Posts by lucinda

The Art of Island Time

One element that visitors must not lose sight of when they attend the Setouchi Triennale is that the showcasing of art is almost secondary, or rather a “hook” in order to showcase the islands themselves. The goal is to raise awareness about the dire effects that depopulation has had on those insular communities that used to play a very important role in the social and economic fabric of this part of Japan

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Shiraiwa-yaki Reborn

The new enterprise is called Wahee-gama, in honor of Sunao’s 19th century ancestors, and it is located in a secluded spot amidst rice fields at the edge of the foothills where Sunao’s ancestors built their kilns and fired their wares during Shiraiwa-yaki’s golden age.

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KYOTOGRAPHIE Breaks New Ground

Kyotographie seems to be not merely bringing people to hidden or at least underutilized parts of Kyoto, but taking an active role in developing and revitalizing areas that are in dire need of a pick-me-up.

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Where to go in Kyoto and Shiga this season

ume-blossom-night-sunai-no-sato-grounds-shiga

Ukishima Garden Kyoto: Shojin-inspired, vegan cuisine in Kyoto Everyone knows how difficult it is to find vegetarian and vegan food in Japan: that tofu soup might contain dashi made from bonito stock, or sweet potato tempura cooked in the same oil as for the meat and fish! But when in Kyoto, look no further than…

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The Sword and the Scoop

There is no doubt that Rikyu was a change agent…He captivated the attention of the most notorious warlords of the time and convinced them that mastery of chanoyu was the penultimate mark of an action hero; carving tea scoops would be a better use of their swords.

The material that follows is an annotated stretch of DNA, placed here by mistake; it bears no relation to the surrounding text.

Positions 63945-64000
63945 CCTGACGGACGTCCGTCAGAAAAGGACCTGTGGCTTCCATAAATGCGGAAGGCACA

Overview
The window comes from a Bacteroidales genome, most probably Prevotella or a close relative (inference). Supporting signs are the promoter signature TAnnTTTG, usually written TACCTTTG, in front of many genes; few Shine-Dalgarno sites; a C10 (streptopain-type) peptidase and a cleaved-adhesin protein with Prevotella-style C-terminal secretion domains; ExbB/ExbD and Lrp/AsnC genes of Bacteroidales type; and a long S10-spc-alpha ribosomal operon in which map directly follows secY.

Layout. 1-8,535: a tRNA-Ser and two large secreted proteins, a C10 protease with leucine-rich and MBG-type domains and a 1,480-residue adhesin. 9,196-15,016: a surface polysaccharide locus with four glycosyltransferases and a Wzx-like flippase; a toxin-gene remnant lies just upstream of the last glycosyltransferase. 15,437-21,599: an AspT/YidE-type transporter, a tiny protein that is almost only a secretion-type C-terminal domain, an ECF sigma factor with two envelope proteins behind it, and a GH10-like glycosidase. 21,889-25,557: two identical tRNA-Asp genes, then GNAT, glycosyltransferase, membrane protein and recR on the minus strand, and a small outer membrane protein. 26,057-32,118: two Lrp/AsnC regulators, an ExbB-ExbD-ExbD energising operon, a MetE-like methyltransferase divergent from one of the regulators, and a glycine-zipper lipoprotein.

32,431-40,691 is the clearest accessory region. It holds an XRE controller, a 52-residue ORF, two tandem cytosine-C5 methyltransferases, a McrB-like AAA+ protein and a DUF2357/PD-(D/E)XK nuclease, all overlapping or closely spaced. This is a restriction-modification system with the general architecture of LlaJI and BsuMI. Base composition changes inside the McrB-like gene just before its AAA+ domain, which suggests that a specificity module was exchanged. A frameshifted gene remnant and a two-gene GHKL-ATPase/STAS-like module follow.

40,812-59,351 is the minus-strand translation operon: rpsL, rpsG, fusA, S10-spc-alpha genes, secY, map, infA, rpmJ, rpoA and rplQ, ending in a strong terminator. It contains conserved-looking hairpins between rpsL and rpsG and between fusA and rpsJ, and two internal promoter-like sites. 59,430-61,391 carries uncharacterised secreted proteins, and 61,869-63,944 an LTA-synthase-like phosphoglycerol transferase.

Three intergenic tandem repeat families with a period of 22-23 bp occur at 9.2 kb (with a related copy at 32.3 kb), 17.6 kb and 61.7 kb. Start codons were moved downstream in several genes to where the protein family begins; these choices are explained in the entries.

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GOD IN PICTURES

I was baffled by her effort to pay homage to a large, framed (glass, metal) painted image of the mountain spirit (a wizened old man with a tiger and young attendant) that was up a pathway on the north side of Manisan Mountain peak, when we could actually at minimum address the spirits of the peak in front of us.

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Invitation to Noh

Ataka reveals an aspect of unique Japanese spirituality. While it is a challenging performance for actors that requires subtle skills instructed orally by a master, the story structure involves a powerful psychodrama, and the roles and presentation evoke the audience’s emotions directly by the senses without depending completely on the words.

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Nakagawa Shuji: Oke Maker

Nakagawa Shuji Oke Kyoto Journal Japan Handmade crafts bucket wood

“Grandfather at work was beautiful to watch.” Shuji remembers, “And the products he created were also splendid and of high-quality. The ideal of the Japanese woodcraft artisan is that at the final sweep of the plane, the separate elements become a single object. My grandfather was making oke that way.”

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Hope for the East Asian Peace Process